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Coalition releases document with priorities for elected governments

Some proposals can be put into practice as early as the first day of the new administration, such as the resumption of homologation process for indigenous lands; the movement claims a 70% reduction in deforestation during term in office

End hunger, fight deforestation, and job and income generation in rural areas: these are three pillars to guide the agricultural and environmental agenda of governments coming into office in 2023, according to Brazilian Coalition on Climate, Forests, and Agriculture. The entity, which comprises over 340 members, including agribusiness organizations, companies, the academia, and NGOs, released on Monday (14) a document with over 30 proposals considered priorities by the sector. Some proposals must be taken by the elected president as early as the first day of his term, such as the demarcation of indigenous lands, resumption of plans against Cerrado and Amazon devastation, restoring the Amazon Fund, paving the way for creating the National Climate Authority, and the return of civil society to public administration collegiate bodies. The report will be delivered in the coming weeks to the presidential, state government and congressional transition teams.

Further proposals were divided according to timeframe needed for their implementation: in the first 100 days of administration and structural measures, which will demand attention during the entire term of office. Regarding the latter, emphasis is placed on reducing up to 70% of deforestation in the Amazon, which would be possible, among other factors, through the reinforcement of command-and-control policies and the immediate return, in up-to-date version, of the Action Plan for Prevention and Control of Deforestation in the Legal Amazon (PPCDAm).

“We believe it is possible to reduce Amazon deforestation by up to 70% since Brazil has seen a similar reduction in the past without any harm to the economy,” says Paulo Moutinho, senior scientist at IPAM. “Reversing the rise of deforestation with economic growth is precisely where the proposals developed by the Coalition are aimed. We also believe that, in this task, the country will be able to expect support from the international community engaged in tackling climate crisis”, he adds.

The National Pact for Healthy and Biodiverse Food is among the recommendations related to food security, through which the promotion of agricultural and cattle raising activities is tied to food quality for Brazilians, with positive economic and public health impacts. It is also a priority to strengthen the Bolsa Verde Program and promote access to markets for family farming and sociobiodiversity products. The Safra Plan’s improvement, privileging the ABC+ Plan, is suggested to promote food production, job and income generation in rural areas, simultaneously contributing to decarbonize the Brazilian economy.

“Fight against deforestation of the Amazon means fighting hunger today and in the future. The current destruction level has already begun to compromise the forest’s capacity to produce all the rainfall necessary to food production. If the Amazon reaches the point of no return from which it becomes a savanna, Brazil’s ability to produce food will be severely compromised,” warns Eduardo Bastos, CEO at MyCarbon and a member of the Coalition’s Executive Group. “Unless we fight deforestation in the Amazon, it is not possible to tackle hunger and poverty, since the Brazilian economy is totally dependent on the environmental services which the forest provides for its food and energy security,” he emphasizes.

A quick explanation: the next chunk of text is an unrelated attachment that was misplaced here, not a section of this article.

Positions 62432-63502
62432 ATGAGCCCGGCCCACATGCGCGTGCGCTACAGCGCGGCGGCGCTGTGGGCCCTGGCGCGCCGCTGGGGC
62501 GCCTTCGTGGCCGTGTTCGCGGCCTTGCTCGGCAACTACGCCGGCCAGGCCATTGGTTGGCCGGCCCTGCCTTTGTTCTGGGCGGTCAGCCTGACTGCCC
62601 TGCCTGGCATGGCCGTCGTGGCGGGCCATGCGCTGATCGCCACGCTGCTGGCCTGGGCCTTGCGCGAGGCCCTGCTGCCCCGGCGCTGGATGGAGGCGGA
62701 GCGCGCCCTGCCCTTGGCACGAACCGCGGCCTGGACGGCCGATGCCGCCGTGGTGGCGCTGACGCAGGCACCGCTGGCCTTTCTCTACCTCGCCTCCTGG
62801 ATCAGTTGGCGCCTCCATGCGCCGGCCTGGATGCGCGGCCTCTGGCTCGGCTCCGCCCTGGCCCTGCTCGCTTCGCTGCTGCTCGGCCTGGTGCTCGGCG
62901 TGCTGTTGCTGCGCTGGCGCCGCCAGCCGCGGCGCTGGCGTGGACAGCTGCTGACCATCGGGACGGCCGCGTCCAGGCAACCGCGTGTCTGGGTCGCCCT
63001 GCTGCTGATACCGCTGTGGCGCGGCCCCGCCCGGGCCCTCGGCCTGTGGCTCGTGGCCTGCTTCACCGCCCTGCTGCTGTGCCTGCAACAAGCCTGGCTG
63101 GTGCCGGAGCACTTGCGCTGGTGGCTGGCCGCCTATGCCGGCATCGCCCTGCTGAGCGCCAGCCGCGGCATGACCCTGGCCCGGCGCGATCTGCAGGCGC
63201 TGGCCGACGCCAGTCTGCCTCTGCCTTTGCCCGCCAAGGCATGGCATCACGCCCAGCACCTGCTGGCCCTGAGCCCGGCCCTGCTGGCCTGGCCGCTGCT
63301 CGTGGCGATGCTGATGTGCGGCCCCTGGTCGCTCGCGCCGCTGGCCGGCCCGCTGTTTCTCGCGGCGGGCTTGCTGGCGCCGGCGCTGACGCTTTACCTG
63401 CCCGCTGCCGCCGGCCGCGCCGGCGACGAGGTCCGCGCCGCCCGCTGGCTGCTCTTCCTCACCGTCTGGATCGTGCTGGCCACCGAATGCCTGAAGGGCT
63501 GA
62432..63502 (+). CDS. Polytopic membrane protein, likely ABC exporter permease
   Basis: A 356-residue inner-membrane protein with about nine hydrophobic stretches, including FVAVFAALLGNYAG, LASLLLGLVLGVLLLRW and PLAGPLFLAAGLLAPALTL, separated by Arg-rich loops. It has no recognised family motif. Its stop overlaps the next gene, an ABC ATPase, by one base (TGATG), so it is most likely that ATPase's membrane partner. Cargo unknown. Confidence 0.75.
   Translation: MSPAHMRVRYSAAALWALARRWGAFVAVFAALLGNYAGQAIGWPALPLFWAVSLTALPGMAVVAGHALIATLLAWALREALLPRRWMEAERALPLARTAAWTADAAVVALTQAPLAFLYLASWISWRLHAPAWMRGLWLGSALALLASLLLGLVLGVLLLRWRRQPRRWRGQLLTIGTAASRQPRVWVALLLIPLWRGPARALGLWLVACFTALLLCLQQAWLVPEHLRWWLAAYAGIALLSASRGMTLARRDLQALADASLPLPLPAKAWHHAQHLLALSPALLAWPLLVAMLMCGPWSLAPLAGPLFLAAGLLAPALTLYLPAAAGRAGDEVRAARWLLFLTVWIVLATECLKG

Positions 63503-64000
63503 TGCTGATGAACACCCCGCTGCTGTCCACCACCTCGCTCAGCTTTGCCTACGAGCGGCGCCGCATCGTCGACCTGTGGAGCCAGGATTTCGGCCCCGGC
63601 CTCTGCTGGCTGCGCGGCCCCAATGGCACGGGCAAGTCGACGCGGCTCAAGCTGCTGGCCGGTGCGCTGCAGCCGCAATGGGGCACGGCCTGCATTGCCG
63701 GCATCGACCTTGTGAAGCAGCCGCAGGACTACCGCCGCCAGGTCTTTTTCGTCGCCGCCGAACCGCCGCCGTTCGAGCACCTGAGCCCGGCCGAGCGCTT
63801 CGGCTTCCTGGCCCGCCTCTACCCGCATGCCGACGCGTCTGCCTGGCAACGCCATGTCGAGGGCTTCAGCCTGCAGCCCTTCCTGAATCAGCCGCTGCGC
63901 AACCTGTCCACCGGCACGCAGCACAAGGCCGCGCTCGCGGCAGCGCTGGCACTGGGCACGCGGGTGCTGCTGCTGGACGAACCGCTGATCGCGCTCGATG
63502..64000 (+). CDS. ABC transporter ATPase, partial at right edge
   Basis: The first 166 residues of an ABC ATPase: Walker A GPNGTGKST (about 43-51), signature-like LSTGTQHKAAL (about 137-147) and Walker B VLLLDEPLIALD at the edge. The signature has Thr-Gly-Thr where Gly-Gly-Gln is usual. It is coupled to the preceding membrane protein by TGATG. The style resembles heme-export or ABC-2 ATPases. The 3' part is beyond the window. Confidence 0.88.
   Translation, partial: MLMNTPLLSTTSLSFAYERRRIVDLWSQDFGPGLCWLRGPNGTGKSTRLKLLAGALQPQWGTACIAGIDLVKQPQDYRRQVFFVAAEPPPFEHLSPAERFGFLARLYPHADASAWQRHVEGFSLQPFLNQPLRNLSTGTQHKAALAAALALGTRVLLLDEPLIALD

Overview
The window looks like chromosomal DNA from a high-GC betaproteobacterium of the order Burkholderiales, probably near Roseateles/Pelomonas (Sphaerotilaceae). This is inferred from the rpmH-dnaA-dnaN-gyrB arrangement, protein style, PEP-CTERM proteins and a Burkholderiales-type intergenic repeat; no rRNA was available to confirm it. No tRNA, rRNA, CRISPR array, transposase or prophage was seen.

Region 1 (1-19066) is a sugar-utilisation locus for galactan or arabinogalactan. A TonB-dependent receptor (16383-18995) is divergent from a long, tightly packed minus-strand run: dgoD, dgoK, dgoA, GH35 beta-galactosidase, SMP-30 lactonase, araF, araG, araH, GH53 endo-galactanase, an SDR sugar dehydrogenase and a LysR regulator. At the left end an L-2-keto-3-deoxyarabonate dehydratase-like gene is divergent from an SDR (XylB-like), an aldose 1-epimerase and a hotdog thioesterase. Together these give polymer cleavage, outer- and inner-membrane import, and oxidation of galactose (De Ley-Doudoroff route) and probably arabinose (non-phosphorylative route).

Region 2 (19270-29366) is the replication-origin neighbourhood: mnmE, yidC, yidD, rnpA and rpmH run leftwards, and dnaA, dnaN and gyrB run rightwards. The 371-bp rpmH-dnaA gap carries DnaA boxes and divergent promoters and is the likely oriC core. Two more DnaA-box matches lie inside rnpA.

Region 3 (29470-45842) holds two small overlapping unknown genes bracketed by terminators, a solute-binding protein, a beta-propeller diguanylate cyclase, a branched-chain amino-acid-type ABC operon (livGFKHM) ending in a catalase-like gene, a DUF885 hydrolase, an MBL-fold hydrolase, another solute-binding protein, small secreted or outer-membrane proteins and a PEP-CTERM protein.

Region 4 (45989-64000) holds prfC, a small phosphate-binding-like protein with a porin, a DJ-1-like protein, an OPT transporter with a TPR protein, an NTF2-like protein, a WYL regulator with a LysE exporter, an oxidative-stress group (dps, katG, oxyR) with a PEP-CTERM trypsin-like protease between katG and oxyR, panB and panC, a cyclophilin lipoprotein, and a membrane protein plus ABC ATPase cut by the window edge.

The creation of the National Climate Authority, in turn, is pointed out as a key element for climate change to be handled in a transversal approach by the elected government, since the body would be responsible, among other functions, for defining new goals for reducing of greenhouse gas emissions – currently considered little ambitious – for inspecting initiatives aimed at mitigation and adaptation against extreme events, in addition to regulating the functioning of Brazilian carbon market. It is also a signal to the world that Brazil wishes to regain its diplomatic leading role in the climate agenda.

“Besides the fight against climate change, the forests are another issue that is gaining increasing visibility in the international community. By keeping the Amazon standing, Brazil has all the conditions to grow. Therefore, it must focus on creating a National Policy on Bioeconomy to promote sectors such as the restoration and silviculture of native species. This is where there are many opportunities for the private sector, since forest restoration offers multiple innovative timber and non-timber products, for instance, new materials for the textile, plastics and construction industries. In addition to carbon sequestration and storage, forests add a growing value component to the markets: biodiversity,” explains Roberto Waack, a Brazilian Coalition member and member of the Executive Board of Marfrig.

Access the document “Brazil of Tomorrow: Proposals for the country’s agro-environmental agenda from now on” here:

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